In the 1980’s several attempts were made to regulate casino gambling, but it wouldn’t be until the passage of the Indian Gaming Regulatory Act of 1988 that the Mashantucket Pequot Tribal Nation would gain access to a regulatory framework that would soon give birth to one of the largest casinos in the world.
Although Foxwoods  would open as a bingo parlor in 1986, it wouldn’t be until table games and slots were added by 1993 that the casino would truly begin to thrive. In the subsequent years, a high-limit area and prestigious poker room would be added – vaulting Foxwoods into premier East Coast gaming status. It would retain its prominence until 2007, when the economic recession and the presence of more casinos on the East Coast began to take their tolls on Foxwoods’ profit margins.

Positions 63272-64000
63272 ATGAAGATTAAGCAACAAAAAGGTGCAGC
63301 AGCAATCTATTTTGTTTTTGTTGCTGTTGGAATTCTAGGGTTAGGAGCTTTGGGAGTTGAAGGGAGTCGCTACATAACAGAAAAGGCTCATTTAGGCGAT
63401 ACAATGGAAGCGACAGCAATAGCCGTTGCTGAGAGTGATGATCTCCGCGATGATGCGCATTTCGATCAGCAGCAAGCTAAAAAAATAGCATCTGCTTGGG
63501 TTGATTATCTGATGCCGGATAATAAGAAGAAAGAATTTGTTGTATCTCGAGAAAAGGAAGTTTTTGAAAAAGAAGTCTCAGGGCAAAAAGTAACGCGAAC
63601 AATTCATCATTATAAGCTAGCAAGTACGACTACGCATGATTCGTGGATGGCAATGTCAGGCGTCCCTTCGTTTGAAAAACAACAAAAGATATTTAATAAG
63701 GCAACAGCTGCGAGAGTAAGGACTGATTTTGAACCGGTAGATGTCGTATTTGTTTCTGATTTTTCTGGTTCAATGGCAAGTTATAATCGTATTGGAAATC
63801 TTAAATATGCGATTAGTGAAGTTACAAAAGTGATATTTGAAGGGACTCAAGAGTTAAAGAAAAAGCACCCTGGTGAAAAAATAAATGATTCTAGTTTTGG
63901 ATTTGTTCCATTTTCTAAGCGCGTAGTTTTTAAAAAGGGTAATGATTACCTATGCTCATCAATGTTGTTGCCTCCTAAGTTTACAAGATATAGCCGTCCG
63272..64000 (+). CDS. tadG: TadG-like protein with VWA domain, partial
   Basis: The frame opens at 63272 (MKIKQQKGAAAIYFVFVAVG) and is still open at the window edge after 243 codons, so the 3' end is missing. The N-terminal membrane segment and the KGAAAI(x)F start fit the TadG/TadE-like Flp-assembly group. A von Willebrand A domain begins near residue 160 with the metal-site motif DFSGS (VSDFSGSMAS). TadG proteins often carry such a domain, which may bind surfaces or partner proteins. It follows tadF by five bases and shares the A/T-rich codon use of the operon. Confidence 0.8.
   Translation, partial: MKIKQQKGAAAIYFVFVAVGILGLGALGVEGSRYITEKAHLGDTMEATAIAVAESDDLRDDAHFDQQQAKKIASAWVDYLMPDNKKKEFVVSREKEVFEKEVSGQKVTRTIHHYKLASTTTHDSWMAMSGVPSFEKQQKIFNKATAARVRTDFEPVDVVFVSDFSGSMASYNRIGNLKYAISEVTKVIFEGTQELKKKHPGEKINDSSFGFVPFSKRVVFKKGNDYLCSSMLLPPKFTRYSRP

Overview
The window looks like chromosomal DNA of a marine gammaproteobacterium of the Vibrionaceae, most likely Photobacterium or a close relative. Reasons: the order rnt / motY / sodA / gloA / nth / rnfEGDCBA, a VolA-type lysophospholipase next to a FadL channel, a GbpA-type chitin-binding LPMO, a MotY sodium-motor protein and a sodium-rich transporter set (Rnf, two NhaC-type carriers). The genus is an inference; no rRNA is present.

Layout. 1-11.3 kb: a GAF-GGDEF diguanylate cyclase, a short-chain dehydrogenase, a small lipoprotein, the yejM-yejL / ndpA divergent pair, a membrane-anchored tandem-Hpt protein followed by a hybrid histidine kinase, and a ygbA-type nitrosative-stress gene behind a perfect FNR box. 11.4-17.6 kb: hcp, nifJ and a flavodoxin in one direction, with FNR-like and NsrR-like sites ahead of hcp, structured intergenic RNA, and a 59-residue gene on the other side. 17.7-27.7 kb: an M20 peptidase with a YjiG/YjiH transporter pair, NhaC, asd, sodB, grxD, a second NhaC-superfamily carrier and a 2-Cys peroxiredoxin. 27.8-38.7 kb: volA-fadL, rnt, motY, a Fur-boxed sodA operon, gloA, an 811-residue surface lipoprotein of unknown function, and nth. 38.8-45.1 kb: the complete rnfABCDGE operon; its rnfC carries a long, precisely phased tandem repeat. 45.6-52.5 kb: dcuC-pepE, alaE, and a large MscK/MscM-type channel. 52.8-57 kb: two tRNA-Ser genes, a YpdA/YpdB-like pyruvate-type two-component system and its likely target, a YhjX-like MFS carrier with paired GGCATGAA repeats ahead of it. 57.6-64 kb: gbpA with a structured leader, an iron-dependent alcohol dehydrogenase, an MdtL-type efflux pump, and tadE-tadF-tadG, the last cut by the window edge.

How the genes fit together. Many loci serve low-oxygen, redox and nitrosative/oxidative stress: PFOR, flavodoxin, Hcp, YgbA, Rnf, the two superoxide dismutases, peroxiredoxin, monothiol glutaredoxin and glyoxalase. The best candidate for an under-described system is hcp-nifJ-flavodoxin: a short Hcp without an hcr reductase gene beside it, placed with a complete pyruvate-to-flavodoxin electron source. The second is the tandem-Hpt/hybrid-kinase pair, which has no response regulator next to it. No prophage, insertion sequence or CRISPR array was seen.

Mohegan Sun would follow as the state’s second tribal casino in 1996. By state mandate, both casinos are required to pay 25 percent of their annual revenue to state coffers.
Regulated Gambling Options in Connecticut
When it comes to gambling regulations, Connecticut is more liberal than most. In addition to offering two full-scale tribal casinos, the state hosts a multi-jurisdiction lottery and a varied palette of charitable gambling and off-track betting options.
Due to safety and exploitative concerns, greyhound racing has not been conducted in Connecticut since 2006. Connecticut also lacks commercial casinos.
Other recent headlines